Legend Engineering Uses Propeller to Save Crew Time, Communicate with Clients as Part of Komatsu Smart Construction Initiative
Adopting new technology or tools into your business can be hard. But when you’re a small team, every minute counts and finding ways to do more with less is essential. When Lonny Reed, owner of Legend Engineering and professional engineer licensed in 20 states, was faced with a staffing shortage and strained resources, he sought […]
Adopting new technology or tools into your business can be hard. But when you’re a small team, every minute counts and finding ways to do more with less is essential.
When Lonny Reed, owner of Legend Engineering and professional engineer licensed in 20 states, was faced with a staffing shortage and strained resources, he sought to expand his toolbox with drone surveying.
Established in 2005, Legend Engineering performs topographic surveys and design for retail and industrial projects across the US, along with surveying and construction management. Based in Heber, Utah, it has about a dozen employees with two to four surveyors on staff at any one time.
Here’s where we’re going if you want to jump ahead:
Reed first heard about drones as a worksite tool when working with Komatsu’s Smart Construction initiative. “They’d use some of our sites as test sites to do drone surveying,” said Reed. “We knew that we needed to get into the drone survey world for a few years, and it never seemed feasible because of the amount of processing.”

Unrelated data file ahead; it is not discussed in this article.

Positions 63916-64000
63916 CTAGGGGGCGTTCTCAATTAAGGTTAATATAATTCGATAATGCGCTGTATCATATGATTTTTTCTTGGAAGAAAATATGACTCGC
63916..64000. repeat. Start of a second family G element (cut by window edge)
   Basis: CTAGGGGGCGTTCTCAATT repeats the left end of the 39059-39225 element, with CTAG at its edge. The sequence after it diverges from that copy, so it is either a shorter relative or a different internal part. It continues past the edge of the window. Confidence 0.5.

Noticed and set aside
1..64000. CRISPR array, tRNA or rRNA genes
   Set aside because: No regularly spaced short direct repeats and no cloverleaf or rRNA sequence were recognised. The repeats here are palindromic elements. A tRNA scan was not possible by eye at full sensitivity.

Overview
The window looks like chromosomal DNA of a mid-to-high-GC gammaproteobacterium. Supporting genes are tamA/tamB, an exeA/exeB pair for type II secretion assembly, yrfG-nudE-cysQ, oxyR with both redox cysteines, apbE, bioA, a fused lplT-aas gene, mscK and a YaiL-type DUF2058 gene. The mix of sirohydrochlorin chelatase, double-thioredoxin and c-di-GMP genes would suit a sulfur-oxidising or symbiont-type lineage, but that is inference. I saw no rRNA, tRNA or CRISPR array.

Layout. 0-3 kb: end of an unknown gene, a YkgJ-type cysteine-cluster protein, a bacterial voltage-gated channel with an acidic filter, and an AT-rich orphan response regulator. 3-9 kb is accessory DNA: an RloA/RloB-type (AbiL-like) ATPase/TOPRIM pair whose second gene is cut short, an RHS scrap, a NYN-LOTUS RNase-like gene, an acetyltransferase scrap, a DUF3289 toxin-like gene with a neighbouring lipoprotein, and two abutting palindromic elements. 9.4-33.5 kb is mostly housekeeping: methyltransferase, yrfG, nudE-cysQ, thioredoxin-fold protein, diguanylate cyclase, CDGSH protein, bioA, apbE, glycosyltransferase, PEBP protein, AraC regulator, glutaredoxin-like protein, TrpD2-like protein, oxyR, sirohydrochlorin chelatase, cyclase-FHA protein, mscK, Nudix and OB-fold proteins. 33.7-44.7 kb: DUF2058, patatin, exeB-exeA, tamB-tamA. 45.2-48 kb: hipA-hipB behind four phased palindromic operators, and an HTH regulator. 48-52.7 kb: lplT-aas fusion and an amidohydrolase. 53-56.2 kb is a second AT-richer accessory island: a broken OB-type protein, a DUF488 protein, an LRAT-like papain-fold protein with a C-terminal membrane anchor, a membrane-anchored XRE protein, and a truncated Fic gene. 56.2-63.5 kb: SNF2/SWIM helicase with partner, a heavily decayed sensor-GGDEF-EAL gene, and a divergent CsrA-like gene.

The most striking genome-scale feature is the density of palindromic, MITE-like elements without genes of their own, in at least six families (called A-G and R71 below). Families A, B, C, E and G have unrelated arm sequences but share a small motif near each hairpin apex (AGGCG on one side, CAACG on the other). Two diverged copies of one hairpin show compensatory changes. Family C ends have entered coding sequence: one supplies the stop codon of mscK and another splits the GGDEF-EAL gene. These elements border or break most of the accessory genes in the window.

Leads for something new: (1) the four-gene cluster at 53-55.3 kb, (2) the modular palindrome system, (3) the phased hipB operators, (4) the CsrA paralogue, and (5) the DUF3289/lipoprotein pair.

When they had Part 107-certified drone pilots, they flew some test sites to process data using Pix4D. “We were getting ready to start [using] it on [project] sites, but without much confidence. Processing error and processing time was an issue,” recalled Reed. They were seeing errors of three or four feet, after an arduous time of processing data.
With time being a limited and valuable resource, self-processing was a bad fit for Legend Engineering.
After one of his surveyors was injured during an on-site survey, Reed knew he needed a solution that worked to help with his surveying jobs. “He hurt his knee. He actually quit the surveying profession on us. We’ve had a terrible time trying to replace him,” said Reed.
Without one of Legend Engineering’s vital surveyors, Reed needed to use his team’s time as efficiently as possible. Work was piling up. Even for smaller, one- or two-acre sites, survey would take a whole day when you factored in travel time.
Before using drone surveying, man hours and crew time expended to get survey data was one of their bigger time sinks. “Being able to get out and do all the field work we needed with one field surveyor and one office surveyor—our field time was becoming the bottleneck,” Reed noted.
What Propeller Brought to the Worksite
Using drones to survey sites, the Legend Engineering team can now capture a survey in a couple of hours. With all that extra time, surveyors can also capture the boundary lines of a site, if needed.